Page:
Why Axl Rose’s ‘Appetite for Destruction’ Cover Idea Was Rejected
The image needed to be eye-catching, provocative and polarizing. Singer Axl Rose believed he had the perfect idea: the picture of Space Shuttle Challenger exploding midair.
On Jan. 28, 1986, the Challenger launched from Kennedy Space Center in Cape Canaveral, Fla. Just 73 seconds into its flight, disaster struck. Mechanical failures caused the shuttle to explode and disintegrate across the Atlantic ocean. All seven crew members on board were killed.
The tragedy was headline news, garnering coverage across the globe. President Ronald Reagan addressed a nation in mourning, while NASA immediately halted the shuttle program (it would not resume until 32 months later).
Pictures of the disaster were plastered on magazine and newspaper covers for months. As Rose pondered potential artwork for GNR’s debut, the image popped into his mind.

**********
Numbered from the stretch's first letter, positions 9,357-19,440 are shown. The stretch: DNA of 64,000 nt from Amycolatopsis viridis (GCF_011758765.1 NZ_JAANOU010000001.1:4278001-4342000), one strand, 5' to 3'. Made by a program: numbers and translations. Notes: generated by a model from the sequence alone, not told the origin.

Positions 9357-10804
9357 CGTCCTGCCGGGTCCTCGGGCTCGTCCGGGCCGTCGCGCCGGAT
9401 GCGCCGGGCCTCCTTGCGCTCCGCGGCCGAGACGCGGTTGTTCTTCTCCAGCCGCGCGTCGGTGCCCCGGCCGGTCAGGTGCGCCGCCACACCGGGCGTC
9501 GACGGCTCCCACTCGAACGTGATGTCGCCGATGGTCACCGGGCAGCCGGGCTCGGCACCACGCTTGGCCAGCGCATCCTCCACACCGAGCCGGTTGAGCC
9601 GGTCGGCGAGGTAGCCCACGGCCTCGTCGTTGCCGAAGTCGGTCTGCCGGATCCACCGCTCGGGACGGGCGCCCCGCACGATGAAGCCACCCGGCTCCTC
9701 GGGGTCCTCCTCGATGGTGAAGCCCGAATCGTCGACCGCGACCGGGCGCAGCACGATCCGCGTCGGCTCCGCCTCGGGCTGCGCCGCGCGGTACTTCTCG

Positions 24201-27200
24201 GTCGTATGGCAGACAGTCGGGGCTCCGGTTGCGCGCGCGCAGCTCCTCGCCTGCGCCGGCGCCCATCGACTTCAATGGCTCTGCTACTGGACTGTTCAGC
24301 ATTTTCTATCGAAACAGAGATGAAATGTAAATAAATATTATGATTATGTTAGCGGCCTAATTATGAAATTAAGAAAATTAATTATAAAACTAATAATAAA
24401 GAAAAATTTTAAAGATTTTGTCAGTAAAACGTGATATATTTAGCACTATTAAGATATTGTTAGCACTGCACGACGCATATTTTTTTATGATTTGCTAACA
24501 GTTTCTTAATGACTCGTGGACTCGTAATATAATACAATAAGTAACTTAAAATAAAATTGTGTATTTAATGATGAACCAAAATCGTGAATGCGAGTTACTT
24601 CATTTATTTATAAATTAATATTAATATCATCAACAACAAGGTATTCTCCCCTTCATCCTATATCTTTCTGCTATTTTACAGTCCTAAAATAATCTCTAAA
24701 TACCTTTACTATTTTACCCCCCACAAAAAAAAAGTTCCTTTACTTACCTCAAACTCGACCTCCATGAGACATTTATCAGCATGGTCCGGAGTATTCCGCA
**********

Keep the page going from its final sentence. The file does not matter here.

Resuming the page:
“I figured, it’s on the cover of Time [magazine], then we should be allowed to use it, too,” he explained years later. “It wasn’t meant [to be] derogatory. … That photograph just blew my mind”.
The band’s label, Geffen, was quick to reject the frontman’s idea. “They went, ‘Oh this is in bad taste,’” Rose recalled.
Instead, the band opted for a graphic cartoon by artist Robert Williams for Appetite for Destruction’s cover. When that image also caused uproar, the band pivoted to the now famous cross-with-skulls logo.
Still, many artistic GNR fans have imagined what the album would have looked like with Rose’s original vision. In 2018, painter Tom Dunn conceptualized his own version of the artwork, invoking the Challenger image on the cover, while combining the band’s skull logos with NASA influences for the back.